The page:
A young pop singer decides to become a serious actress, but her career turns in dark directions when a real-life stalker starts blurring the line between everyday reality and the unhappy character she plays in her TV series. This is a technically strong specimen of Japan's popular "anime" animation style. At heart, though, it's a fairly standard thriller.

Pizzicata (Not rated) *** Director: Edoardo Winspeare. With Cosimo Cinieri, Fabio Frascaro, Chiara Torelli, Anna Dimitri. (93 min.)

A peasant family shelters an Italian-American pilot shot down near an isolated Italian village during World War II, sparking jealousy and suspicion when he falls in love with a young woman of the household. *** Melancholy, gentle, unusual.

Sex/Nudity: None. Violence: 1 scene with a stabbing, but not graphic. Profanity: 2 mild expressions. Drugs: 4 scenes with alcohol, 4 with smoking.

Playing by Heart (R) *1/2 Director: Willard Carroll. With Gillian Anderson, Angelina Jolie, Gena Rowlands, Sean Connery. (121 min.)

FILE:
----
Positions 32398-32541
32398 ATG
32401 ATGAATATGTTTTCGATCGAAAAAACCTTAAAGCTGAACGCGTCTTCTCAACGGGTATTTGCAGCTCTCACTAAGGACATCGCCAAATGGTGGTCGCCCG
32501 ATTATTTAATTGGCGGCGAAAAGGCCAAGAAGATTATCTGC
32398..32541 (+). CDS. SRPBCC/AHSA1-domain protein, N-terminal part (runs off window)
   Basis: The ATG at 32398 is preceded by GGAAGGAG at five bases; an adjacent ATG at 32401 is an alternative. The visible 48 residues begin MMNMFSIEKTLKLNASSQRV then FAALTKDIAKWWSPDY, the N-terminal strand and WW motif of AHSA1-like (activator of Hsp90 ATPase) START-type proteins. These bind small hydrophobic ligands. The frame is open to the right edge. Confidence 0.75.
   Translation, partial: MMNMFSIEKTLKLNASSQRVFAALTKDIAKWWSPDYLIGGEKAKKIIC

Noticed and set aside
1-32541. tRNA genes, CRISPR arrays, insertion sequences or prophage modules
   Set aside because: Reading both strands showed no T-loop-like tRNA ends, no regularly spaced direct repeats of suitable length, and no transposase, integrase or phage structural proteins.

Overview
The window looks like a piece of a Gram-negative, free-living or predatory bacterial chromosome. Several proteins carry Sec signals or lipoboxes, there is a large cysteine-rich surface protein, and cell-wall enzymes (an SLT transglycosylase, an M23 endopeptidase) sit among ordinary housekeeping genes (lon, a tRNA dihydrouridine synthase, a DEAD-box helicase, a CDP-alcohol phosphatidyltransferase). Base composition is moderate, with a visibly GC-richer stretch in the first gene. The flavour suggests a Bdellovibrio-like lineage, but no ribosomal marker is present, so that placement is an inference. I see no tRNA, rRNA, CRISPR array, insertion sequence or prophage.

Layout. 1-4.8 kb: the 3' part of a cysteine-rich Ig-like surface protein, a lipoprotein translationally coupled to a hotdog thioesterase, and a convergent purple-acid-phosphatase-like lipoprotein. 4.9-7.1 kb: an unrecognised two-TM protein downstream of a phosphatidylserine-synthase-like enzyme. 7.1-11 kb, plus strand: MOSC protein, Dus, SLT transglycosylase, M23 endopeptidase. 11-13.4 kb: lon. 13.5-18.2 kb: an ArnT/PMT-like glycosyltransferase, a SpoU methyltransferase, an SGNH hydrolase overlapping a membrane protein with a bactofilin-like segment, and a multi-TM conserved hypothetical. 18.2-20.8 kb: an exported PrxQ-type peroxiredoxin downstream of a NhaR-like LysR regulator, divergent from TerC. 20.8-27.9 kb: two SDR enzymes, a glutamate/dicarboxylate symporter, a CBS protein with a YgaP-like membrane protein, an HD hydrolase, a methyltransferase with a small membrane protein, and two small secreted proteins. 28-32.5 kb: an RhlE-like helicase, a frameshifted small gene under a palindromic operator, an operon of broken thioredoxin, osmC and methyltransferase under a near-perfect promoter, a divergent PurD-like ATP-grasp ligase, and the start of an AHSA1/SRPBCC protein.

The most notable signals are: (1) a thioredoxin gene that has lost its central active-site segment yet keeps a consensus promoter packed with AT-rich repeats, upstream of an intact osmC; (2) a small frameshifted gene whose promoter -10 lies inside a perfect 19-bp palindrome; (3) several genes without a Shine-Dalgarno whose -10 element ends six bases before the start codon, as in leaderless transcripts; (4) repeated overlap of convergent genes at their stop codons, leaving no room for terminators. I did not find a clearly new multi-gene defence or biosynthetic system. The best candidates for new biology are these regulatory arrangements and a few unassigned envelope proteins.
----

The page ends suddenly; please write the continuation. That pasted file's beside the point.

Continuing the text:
Four couples must resolve their tortured relationships by coming to terms with death, disease, and emotional barriers. While the previews promise romance, love plays second fiddle to gloomy melodrama. More lightheartedness and fewer grim faces would have been a welcome relief. By Katherine Dillin *1/2 Unenjoyable, miserable, implausible.

Sex/Nudity: 7 scenes of implied sex and adultery. Violence: 2 mild instances. Profanity: 41 expressions, mostly harsh. Drugs: 23 scenes with drinking, mostly at bars.

Plunkett & Macleane (R) *** Director: Jake Scott. With Jonny Lee Miller, Robert Carlyle, Liv Tyler, Alan Cumming, Ken Stott. (93 min.)

Set to pounding and occasionally haunting modern music, the bandit film unfolds across an 18th-century landscape as seen through the eyes of a director of late 20th-century TV commercials and rock videos. Think "Butch Cassidy and the Sundance Kid" meets "Shakespeare in Love" meets "Smashing Pumpkins." By Gloria Goodale

Sex/Nudity: 2 sex scenes, some innuendo. Violence: 15 instances from robbery to sexual assault. Profanity: 30 expressions, mostly harsh. Drugs: 8 scenes with alcohol, 1 with smoking.

Pokmon: The First Movie (G) * Director: Kunihiko Yuyama. With voices of Veronica Taylor, Philip Bartlett, Rachael Lillis, Eric Stuart. (75 min.)

Kids and their "pocket monsters" visit a distant island to fight a cloned creature who rejects human and Pokmon rules. The story is trite and the cartooning is cut-rate, but youngsters will enjoy seeing their TV heroes in a movie-length adventure. **1/2 Energized, average, moralistic.

Sex/Nudity/Profanity/Drugs: None. Violence: 8 instances including punches and explosions.